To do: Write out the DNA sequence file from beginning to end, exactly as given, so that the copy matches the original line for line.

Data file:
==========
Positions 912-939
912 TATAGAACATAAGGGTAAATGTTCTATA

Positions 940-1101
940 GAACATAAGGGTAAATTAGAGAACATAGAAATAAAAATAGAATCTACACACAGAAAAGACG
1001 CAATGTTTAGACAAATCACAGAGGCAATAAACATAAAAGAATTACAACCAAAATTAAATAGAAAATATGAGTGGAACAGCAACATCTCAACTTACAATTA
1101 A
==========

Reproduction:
Positions 912-939
912 TATAGAACATAAGGGTAAATGTTCTATA

Positions 940-1101
940 GAACATAAGGGTAAATTAGAGAACATAGAAATAAAAATAGAATCTACACACAGAAAAGACG
1001 CAATGTTTAGACAAATCACAGAGGCAATAAACATAAAAGAATTACAACCAAAATTAAATAGAAAATATGAGTGGAACAGCAACATCTCAACTTACAATTA
1101 A